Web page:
Corals are living organisms critical to marine ecosystems and economies, and an “unprecedented” heat wave fueling increasingly warmer waters has decimated Florida’s reefs.
Local organizations are now gathering the endangered species to prevent extinction. University of South Florida St. Petersburg officials announced Monday that school scientists and researchers from the Florida Institute of Oceanography (FIO), housed on the campus, are storing thousands of corals at the organization’s Keys Marine Laboratory (KML).
The KML features one of the largest temperature-controlled seawater systems in the Florida Keys. According to the USF release, it now houses over 1,500 coral specimens harvested over the past week.
Scientists expect the abnormally high temperatures, and deaths, to continue. However, school officials say the facility can hold thousands more corals with 60 tanks ranging from 40 to 1,000 gallons.
“For years, we have been developing the infrastructure capacity to support reef restoration efforts that enable KML to temporarily house corals during emergencies such as this,” said director Cynthia Lewis in a prepared statement. “Typically, water temperatures this time of year are in the mid-80s, but we are already recording temperatures of 90 degrees.
“It is very alarming.”
Much farther north, in Clearwater, the water temperature hit 90 degrees in May, nearly a month earlier than in 2022. The Manatee Bay Buoy in the Upper Keys recorded a 101.1 water surface temperature at 6 p.m. Monday, which – pending no data anomalies – would set a new world record.
The National Oceanic and Atmospheric Administration (NOAA) states that corals grow optimally in waters between 73 and 84 degrees Fahrenheit. The Florida Fish and Wildlife Commission (FWC) reports that the endangered organisms “are highly- sensitive to even small temperature changes,” and anything over 86 degrees “can be harmful.”
Thousands of tiny animals, called polyps, comprise corals. When water temperatures rise, they become stressed.
Corals then expel algae living in their tissue and turn white, a process called bleaching. NOAA states that bleaching events are not always fatal.
However, it does affect growth and reproduction and increases the likelihood of future bleaching and death. The Coral Restoration Foundation (CRF) reported that Florida has “lost almost all the corals in Looe Key Nursery in the Lower Keys.”
The situation is even more dire in Sombrero Reef, a protected area in the middle Keys, near Marathon.
“On July 20, CRF teams visited Sombrero Reef, a restoration site we’ve been working at for over a decade,” said Phanor Montoy-Mayoa, CRF restoration program manager. “What we found was unimaginable – 100% coral mortality.”
The FIO is a 32-member consortium that supports the entire State University System and several local, state and federal agencies. Those include the FWC, CRF and Tampa’s Florida Aquarium.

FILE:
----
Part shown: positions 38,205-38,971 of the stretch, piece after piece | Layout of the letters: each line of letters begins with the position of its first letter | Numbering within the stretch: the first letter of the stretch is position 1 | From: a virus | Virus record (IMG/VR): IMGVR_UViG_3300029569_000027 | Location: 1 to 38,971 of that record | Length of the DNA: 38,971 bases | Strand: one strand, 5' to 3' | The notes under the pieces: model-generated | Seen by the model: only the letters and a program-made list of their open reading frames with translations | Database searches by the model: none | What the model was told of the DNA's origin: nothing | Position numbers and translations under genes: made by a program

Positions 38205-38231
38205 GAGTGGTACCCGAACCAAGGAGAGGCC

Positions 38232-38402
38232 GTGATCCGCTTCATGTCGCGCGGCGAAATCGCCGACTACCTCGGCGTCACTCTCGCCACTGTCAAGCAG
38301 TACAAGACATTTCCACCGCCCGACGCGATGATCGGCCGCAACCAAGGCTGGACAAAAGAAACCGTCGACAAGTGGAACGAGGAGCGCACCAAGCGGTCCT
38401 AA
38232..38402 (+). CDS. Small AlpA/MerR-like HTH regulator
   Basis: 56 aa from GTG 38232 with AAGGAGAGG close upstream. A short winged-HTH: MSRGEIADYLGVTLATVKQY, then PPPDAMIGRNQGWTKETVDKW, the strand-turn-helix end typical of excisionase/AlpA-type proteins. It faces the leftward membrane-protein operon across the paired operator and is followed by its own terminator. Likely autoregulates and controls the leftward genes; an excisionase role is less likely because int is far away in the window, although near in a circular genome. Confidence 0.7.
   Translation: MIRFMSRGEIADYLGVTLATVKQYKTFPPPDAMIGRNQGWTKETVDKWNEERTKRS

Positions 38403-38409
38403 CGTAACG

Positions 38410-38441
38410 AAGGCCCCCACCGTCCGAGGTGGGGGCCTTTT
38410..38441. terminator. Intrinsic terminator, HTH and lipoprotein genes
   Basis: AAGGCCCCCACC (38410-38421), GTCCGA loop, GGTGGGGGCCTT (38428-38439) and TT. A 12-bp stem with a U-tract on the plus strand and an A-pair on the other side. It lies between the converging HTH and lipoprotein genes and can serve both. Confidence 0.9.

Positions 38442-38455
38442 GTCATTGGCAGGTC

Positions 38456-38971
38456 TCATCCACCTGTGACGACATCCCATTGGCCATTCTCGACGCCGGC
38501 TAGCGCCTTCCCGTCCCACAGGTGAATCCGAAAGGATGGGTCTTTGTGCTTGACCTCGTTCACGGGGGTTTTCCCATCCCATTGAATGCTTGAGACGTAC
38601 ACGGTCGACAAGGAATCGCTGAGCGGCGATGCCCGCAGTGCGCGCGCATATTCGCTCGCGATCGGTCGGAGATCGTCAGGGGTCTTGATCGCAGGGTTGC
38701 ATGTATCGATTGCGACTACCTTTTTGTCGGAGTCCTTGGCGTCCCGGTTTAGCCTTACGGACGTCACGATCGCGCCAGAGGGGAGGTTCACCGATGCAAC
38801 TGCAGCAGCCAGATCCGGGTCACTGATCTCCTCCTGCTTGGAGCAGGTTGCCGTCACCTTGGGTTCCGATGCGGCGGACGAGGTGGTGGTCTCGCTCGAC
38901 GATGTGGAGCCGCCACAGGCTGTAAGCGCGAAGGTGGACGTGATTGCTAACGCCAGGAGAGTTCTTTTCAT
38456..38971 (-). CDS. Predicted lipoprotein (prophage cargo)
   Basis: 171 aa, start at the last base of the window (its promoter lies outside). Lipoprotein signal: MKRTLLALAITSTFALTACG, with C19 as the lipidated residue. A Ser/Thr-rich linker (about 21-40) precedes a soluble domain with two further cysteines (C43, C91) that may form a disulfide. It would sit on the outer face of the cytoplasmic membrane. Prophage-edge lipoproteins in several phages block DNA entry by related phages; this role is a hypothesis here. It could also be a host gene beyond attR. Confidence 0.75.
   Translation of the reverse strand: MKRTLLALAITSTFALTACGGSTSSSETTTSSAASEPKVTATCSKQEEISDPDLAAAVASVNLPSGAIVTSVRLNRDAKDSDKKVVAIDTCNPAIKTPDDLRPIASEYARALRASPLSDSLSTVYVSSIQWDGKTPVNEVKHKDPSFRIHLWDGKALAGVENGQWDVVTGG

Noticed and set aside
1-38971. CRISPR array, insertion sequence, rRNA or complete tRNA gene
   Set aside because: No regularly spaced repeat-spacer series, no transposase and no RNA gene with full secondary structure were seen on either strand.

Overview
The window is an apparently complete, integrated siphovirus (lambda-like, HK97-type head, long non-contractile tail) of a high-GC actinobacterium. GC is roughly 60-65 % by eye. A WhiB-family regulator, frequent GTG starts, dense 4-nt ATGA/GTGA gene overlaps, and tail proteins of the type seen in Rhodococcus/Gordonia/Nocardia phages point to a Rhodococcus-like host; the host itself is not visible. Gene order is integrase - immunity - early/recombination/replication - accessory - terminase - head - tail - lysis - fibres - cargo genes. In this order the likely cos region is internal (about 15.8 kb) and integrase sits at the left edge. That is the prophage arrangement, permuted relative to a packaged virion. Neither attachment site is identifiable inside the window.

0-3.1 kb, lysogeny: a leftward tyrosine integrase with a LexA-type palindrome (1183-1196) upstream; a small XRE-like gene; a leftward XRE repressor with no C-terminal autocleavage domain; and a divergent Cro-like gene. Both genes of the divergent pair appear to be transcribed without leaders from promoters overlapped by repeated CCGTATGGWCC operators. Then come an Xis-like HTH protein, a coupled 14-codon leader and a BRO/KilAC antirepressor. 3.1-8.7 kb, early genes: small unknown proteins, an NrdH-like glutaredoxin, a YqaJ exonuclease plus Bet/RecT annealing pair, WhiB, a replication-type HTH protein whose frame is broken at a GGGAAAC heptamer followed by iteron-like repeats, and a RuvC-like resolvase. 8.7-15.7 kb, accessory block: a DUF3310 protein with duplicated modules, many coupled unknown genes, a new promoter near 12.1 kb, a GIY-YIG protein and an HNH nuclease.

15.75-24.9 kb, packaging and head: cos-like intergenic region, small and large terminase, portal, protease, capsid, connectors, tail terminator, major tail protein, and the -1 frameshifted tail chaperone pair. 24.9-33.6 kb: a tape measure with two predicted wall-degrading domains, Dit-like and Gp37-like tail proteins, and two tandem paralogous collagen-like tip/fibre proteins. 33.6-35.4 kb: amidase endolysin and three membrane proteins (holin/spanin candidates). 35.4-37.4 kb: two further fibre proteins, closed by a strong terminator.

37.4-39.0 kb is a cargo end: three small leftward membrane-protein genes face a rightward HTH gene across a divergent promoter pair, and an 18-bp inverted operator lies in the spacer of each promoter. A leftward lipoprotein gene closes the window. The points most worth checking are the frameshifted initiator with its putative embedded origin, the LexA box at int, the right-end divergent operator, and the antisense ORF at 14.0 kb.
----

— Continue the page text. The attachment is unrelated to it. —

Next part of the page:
According to USF, FIO’s marine lab on Long Key provides easy access for partner organizations to relocate surviving corals from reefs. They will stay at the facility for months, with some undergoing a breeding program.
Once the “historically” high temperatures decrease, USF scientists and restoration partners will return the corals to offshore nurseries. Eventually, conservationists will reattach them to natural reefs using “epoxy, zip ties and nails.”
“We are very fortunate that aquarium systems like those at Keys Marine Laboratory are available and can be reliably used to stabilize and hold corals in emergency situations,” said Keri O’Neil, director of the Florida Aquarium’s Coral Conservation Program. “Some of the corals held here today will become part of our coral breeding program at the Florida Aquarium and will be given world-class human care for the rest of their lives …”
The Aquarium’s corals will also produce hundreds of offspring annually. O’Neil and her colleagues will eventually bring those to the KML before releasing them into their natural habitat.
NOAA recently raised its coral bleaching warning system to an “Alert Level 2” for the Keys, the highest of its five classifications. That means average water temperatures have remained 1.8 degrees above normal for eight consecutive weeks.
Florida’s Coral Reef spans more than 350 miles from the Dry Tortugas, at the southern tip of the Keys, to Martin County, about 100 miles north of Miami. That is roughly the distance from Miami to Jacksonville.
It is the only living barrier reef in the continental U.S., and the FWC notes that the “natural wonder” protects coastlines during storms. It also supports over 71,000 jobs and generates a $6.3 billion economic impact.
“This is not a partisan issue – everyone will be affected,” said DR. R. Scott Winters, CEO of the CRF. “This crisis must serve as a wakeup call, emphasizing the need for globally concerted efforts to combat climate change.”